'Provided there Is no lease under seal the landlord may also bring an action for use and occupation to recover a reasonable satisfaction for the lands held or occupied by the tenant. This remedy is available where a person has been in occupation of land without an agreement fixing the amount of rent............'
The following passages from Woodfall on Landlord and Tenant 26th Edn. Appearing at pages 488, 504 and 506 are apposite. At page 488, the learned author says-
'The action which can in such case be maintained is not to recover rent, but for damages on an implied agreement to pay for the use of the landlord's property, and arises rather out of what may be called a quasi-tenancy than from the strict relation of landlord and tenant.'
At page 504, the following passage occurs-
'He who holds another's premises with his permission, but without an express bargain as to the rent, agrees to pay what a jury may find the occupation to be worth'.
At page 506, the learned author proceeds to say-
'but the jury may give the landlord a larger sum for the continued occupation, if there be circumstances to show that such increased rent was expected by him in the event of the tenant holding over, and that such expectation was known to and not repudiated by the tenant.'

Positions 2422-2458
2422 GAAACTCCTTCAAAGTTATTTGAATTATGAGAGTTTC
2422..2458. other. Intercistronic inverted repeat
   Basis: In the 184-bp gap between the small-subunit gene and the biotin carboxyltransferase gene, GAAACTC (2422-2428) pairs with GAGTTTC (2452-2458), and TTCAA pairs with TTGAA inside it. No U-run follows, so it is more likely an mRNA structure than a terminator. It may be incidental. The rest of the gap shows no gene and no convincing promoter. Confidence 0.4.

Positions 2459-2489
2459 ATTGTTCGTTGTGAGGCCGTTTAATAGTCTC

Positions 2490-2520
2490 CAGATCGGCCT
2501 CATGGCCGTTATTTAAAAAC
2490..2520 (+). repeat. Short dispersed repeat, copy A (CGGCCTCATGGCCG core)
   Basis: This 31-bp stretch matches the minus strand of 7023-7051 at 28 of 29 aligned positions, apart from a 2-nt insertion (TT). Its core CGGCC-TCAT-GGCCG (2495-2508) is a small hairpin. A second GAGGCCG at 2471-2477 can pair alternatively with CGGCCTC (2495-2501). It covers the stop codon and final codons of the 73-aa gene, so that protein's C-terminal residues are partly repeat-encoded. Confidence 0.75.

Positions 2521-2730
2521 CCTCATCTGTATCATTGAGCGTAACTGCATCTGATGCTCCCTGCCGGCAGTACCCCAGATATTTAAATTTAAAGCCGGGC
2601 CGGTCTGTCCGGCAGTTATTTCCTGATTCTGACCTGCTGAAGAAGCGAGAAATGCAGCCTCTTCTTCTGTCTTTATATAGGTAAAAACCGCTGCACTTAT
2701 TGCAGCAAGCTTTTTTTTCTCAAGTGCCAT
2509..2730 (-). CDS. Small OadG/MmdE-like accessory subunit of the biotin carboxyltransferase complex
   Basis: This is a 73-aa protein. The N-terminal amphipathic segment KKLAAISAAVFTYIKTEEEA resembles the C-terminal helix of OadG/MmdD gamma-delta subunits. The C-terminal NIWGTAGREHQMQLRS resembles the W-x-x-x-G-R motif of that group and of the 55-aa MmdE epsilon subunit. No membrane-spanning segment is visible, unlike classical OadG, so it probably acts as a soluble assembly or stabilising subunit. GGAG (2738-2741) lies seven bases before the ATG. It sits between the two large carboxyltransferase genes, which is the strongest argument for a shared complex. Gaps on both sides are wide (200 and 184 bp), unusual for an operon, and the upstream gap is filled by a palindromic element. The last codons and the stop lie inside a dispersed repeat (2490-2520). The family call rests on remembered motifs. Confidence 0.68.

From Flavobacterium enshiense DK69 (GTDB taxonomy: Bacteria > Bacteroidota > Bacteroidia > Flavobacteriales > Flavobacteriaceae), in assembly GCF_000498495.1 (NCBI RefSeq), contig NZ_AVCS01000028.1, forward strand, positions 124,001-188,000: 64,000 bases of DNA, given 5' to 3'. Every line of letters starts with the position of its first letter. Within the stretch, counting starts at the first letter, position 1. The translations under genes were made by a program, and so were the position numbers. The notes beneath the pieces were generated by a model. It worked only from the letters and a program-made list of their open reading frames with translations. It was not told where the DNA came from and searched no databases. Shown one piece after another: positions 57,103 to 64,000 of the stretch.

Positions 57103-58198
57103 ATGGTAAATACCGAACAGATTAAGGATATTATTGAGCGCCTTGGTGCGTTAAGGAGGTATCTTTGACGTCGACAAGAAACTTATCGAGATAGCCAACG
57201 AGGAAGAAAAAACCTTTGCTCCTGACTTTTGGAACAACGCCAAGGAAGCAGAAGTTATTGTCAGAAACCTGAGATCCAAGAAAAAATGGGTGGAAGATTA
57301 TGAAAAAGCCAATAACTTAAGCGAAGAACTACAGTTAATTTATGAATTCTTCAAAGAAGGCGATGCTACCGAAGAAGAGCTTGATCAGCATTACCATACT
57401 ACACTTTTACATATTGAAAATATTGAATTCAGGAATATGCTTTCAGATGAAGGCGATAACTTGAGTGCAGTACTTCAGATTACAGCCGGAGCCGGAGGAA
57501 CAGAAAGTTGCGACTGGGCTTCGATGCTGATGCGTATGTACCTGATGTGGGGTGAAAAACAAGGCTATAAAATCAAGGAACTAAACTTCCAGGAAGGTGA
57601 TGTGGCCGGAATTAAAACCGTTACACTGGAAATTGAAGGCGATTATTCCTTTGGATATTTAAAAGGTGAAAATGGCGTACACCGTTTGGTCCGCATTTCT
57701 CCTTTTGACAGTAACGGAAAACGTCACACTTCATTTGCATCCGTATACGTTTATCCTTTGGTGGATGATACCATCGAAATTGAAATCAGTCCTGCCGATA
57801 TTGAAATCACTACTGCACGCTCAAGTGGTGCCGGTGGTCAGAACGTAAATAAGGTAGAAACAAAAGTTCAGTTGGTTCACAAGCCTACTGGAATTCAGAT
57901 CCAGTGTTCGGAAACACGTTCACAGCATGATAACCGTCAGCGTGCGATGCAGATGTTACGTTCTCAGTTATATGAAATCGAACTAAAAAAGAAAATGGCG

The passage extracted from Halsbury is repeated in Hill and Redman's Law of Landlord and Tenant. It is not necessary for me to repeat the same. The basis on which a jury can assess a claim in the case of a quasi-contract or a quasi-tenancy, as the case may be, has been well laid down by Anson in his Law of Contract. 21st Edn. At page 539, the learned author says that a quasicontract is one under which the right to recover money does not arise from any agreement of the parties concerned, but is imposed by the law, so that in this respect a quasi-contract resembles a 'tort.' The author says at page 540-